The Steelers picked up an unexpected bye week via the postponement of their Week Four game against the Titans. If the Steelers-Titans game moves to Week Seven (with Steelers-Ravens moving to Week Eight, when Pittsburgh would have had a bye), Pittsburgh will end up playing games in 13 straight weekends, without a bye.
Asked about that prospect by reporters on Thursday, Steelers coach Mike Tomlin was blunt: “We do not care.”
Nothing would change if they did care, so that’s clearly the right attitude. And in this crazy, upside-down world of pro football in a pandemic, playing games in 13 straight weeks is a minor inconvenience, given other things that can and will happen.
It’s not the first time teams have played that many weeks without a break. Before the bye week arrived in 1990 (a device for expanding the number of NFL weekends — and prime-time TV windows — to 17), all teams played 16 games in 16 weeks.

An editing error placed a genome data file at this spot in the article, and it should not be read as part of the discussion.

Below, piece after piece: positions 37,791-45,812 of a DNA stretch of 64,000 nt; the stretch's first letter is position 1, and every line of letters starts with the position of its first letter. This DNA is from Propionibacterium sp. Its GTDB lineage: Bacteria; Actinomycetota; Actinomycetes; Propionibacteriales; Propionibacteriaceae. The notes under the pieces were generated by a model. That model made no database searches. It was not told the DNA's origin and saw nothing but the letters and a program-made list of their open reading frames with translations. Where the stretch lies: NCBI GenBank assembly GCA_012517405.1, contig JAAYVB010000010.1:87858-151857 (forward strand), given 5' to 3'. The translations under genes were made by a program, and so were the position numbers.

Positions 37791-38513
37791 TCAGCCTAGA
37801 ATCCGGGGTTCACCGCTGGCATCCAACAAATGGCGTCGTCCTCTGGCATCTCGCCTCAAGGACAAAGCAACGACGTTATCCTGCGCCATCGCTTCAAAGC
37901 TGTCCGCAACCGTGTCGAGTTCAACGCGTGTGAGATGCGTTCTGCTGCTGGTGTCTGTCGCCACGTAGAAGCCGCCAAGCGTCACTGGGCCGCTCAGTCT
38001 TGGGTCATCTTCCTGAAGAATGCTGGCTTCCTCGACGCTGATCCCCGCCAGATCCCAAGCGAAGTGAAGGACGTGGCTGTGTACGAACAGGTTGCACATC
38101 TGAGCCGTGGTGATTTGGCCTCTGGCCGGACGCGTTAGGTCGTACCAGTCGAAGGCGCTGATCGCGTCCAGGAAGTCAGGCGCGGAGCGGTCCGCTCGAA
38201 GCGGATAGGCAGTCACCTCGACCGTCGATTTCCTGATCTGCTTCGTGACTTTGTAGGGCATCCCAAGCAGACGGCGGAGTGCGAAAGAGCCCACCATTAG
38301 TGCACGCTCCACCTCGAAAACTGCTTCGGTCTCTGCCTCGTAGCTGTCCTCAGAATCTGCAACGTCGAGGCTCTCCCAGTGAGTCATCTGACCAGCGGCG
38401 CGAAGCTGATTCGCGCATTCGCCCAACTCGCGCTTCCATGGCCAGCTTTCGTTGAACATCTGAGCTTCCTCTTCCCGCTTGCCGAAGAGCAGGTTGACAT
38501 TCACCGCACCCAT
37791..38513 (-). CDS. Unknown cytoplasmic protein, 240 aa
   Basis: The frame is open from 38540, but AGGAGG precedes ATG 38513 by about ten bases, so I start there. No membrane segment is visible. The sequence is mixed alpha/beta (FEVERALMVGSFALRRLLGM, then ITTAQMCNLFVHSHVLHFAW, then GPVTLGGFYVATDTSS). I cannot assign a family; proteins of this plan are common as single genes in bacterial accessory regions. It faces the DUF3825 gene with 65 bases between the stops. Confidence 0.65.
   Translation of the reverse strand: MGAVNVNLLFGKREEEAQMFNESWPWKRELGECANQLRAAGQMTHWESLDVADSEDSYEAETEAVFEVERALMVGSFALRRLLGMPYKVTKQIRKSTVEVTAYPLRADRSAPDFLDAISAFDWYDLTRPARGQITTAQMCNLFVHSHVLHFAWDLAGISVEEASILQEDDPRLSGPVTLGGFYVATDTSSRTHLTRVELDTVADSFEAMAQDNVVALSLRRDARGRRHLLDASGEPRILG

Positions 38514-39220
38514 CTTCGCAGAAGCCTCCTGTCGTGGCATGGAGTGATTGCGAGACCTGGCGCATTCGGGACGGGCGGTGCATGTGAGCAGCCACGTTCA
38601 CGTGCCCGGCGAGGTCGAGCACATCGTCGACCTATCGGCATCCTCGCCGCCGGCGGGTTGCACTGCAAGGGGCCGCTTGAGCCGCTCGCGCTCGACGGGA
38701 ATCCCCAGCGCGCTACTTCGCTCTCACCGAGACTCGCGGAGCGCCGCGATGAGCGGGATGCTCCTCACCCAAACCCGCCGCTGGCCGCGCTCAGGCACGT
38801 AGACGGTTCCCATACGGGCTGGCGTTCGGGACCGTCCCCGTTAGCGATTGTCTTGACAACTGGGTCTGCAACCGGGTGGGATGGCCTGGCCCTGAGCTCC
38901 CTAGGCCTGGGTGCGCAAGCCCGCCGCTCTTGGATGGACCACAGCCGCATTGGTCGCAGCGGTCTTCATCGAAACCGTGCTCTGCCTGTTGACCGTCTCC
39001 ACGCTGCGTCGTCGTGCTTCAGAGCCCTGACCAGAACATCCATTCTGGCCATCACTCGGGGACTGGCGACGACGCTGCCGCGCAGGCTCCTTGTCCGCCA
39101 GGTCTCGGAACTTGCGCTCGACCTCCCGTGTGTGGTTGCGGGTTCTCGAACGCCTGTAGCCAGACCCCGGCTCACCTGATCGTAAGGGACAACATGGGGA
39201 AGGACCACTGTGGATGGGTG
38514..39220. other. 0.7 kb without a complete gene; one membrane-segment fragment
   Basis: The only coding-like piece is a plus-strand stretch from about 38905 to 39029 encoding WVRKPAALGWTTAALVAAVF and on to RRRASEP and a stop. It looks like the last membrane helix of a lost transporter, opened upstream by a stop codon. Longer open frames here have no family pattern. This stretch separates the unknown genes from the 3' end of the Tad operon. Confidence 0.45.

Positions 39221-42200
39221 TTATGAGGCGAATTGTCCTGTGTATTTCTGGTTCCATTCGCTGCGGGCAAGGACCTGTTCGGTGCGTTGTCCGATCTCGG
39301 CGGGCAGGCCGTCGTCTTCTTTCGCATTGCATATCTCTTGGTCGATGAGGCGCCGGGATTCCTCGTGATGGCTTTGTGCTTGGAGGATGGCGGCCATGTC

From 1999 through 2001, the NFL had 31 teams. Each year, someone had a Week One bye (which meant 16 straight games after that), someone had a Week Seventeen bye (which meant 16 straight games before that), etc.
In 2017, a hurricane wiped out the Week One game between Tampa Bay and Miami, they made it up during their bye week, and they both played games in 16 straight weeks.
So the prospect of the Steelers (and Titans) playing 13 straight weeks shouldn’t be regarded as a big deal. Again, this season could entail hardships and perceived inequities far worse than that.